Coming together for better business!

It’s a known fact that when people of common interests come together, they bring synergistic results. It’s no different for starting or growing a business enterprise. The state government recognizes this and has started the Maharashtra State Industrial Cluster Development Program (MSICDP) to encourage development of enterprises in small groups or clusters.

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MSICDP runs under the authority of the Directorate of Industries which is based in Mumbai, and which comes under the Government of Maharashtra, Industry, Energy & Labour Department. The Directorate of Industries guides the District Industries Centers in every district to implement the Program.

The primary objective of the Program is to enhance the productivity and competitiveness of small and micro enterprises and to empower them by providing common infrastructure and facilities.

For this the Directorate of industries promotes development of business clusters.  A cluster denotes a group of enterprises located within an identifiable and as far as practicable contiguous area, and producing same/similar products/services. An appropriate cluster is identified by the District Industries Center by creating a report enunciating the common salient features of a group of enterprises.

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Eligibility to join the Program –

  • Minimum 10 Micro, Small working units in the same or similar sector located within an identifiable and as far as practicable, contiguous area
  • Existing clusters in Zone ‘D’, ‘D+’, ‘No Industry District’ & ‘Naxalite Affected Area’ as per PSI-2013.

Two tier activities under the MSICDP to develop clusters are –

  1. Capacity building (Soft Intervention) : This involves activities like field trips to successful enterprises, introduction to new technology, participation in exhibition etc so as to encourage interaction, exchange and camaraderie among members of the cluster. The basis of the intervention is the Diagnostic Study Report (DSR) submitted after studying the current situation in the cluster regarding productivity, technology status etc. The report pinpoints the present lacuna and forms the basis for determining the plan of action to increase productivity and competitiveness.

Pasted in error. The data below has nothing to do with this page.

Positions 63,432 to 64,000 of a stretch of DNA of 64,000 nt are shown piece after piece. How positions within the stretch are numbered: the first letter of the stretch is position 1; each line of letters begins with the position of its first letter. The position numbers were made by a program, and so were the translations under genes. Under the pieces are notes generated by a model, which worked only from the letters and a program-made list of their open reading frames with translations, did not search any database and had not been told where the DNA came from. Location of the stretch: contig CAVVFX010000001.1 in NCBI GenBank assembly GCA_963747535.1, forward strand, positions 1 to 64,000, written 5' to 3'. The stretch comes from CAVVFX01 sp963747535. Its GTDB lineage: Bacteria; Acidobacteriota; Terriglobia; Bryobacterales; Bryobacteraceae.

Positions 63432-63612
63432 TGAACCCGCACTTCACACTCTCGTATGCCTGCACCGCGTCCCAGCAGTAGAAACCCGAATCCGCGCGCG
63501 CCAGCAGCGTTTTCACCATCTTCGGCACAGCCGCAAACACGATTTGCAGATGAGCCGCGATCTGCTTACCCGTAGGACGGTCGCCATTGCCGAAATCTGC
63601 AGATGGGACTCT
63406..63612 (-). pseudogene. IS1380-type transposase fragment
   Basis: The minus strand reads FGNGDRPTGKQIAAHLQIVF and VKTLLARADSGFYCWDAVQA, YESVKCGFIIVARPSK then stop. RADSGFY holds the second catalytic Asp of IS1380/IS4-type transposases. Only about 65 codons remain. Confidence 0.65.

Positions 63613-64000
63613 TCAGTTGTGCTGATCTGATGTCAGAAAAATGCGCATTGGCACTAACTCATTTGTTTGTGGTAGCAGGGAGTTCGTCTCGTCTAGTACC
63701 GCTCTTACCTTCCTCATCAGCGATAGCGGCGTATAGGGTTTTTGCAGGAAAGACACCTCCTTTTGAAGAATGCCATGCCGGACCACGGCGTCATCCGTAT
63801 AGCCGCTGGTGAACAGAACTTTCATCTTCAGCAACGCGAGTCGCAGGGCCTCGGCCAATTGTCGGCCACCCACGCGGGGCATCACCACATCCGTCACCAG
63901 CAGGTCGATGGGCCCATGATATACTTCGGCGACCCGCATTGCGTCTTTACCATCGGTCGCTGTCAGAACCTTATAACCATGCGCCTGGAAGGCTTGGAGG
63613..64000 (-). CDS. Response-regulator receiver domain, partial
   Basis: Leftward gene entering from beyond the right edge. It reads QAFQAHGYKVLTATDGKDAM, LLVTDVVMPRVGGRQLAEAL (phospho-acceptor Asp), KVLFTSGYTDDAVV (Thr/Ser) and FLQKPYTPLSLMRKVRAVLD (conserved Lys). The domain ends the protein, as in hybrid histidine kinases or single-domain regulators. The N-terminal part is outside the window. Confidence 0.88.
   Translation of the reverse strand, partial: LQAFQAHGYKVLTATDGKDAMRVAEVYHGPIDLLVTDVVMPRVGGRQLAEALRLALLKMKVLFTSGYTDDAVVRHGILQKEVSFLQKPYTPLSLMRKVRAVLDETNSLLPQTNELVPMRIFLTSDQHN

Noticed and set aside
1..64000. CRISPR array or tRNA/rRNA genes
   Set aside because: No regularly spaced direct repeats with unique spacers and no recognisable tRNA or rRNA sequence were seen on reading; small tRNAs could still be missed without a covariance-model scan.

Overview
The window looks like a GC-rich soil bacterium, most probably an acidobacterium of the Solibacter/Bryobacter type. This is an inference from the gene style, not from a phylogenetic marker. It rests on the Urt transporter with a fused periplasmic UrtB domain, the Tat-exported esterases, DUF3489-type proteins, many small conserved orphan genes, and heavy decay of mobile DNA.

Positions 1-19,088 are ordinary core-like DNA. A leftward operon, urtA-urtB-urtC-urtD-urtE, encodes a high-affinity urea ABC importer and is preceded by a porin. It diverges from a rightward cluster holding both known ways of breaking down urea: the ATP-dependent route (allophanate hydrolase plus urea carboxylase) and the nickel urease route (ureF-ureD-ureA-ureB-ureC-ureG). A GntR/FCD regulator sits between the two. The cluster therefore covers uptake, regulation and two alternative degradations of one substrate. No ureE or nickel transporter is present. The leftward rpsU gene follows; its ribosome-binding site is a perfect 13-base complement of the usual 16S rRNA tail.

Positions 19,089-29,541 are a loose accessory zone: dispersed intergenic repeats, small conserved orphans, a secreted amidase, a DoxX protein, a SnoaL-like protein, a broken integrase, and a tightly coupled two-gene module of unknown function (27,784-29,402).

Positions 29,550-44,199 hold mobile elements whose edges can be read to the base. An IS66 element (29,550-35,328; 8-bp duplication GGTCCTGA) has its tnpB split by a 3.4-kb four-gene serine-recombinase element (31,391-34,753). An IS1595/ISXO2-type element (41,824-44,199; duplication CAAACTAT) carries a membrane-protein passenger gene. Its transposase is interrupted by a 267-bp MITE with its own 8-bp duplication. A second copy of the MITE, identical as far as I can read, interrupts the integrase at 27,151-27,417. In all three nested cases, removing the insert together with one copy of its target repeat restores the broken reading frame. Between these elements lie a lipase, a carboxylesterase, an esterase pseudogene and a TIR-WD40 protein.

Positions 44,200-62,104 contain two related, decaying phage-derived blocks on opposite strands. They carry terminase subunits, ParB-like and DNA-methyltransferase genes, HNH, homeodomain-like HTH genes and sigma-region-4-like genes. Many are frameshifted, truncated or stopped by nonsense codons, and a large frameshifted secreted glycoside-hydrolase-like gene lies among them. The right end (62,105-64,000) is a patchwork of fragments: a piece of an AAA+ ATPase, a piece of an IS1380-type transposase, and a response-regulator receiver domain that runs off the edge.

1. Setting up of Common Facility Center (Hard Intervention) : This involves actual setting up of necessary infrastructure to be used by the enterprises in the cluster. Enterprises need several facilities for the smooth running of business as well as to make them more efficient and competitive. These facilities may be quality testing labs, training centers, packaging centers, R & D center, design center, logistics facility, raw material storage facility and many more.

A Detailed Project Report (DPR) must state that the CFC is appropriate and feasible for a given cluster.

The project under consideration is approved by district and state level committees which appraise the project as per guidelines. Once the CFC is set up, its operations, administration and maintenance are managed by what is called a Special Purpose Vehicle (SPV)! We will talk about it soon, in our next communication.


Man vs Machine? Not really!

Modern business has undergone a paradigm shift with the advent of automation. Charlie Chaplin’s Modern Times poignantly portrays the transition where machines started replacing human hands, to increase speed and volume of production, as also to eliminate human error. In recent years, digital technology and robotics have further automated processes. In fact terms like timers, sensors, programs and fuzzy logic have become familiar in day to day living.

The Japanese brought in some breakthrough concepts in automation as every human error in the manufacturing process could aggregate into huge losses to the enterprise. These concepts and methods were accepted and applied in industrialized countries across the world to maximize production and profits.

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Having said that, ‘people’ still remain the soul of any business and no amount of automation can substitute the ‘persona’ of a business enterprise, people are still the most important asset of any business and are only followed by machines and other infrastructure.

The magazine Fortune 500 once published, along with their list of Fortune 500 companies, a report on the ‘Best Companies to Work for’. Interestingly several companies were common to both lists, which means that the companies which were good employers performed well in figures too. Happy employees performed better, thus making the company do well.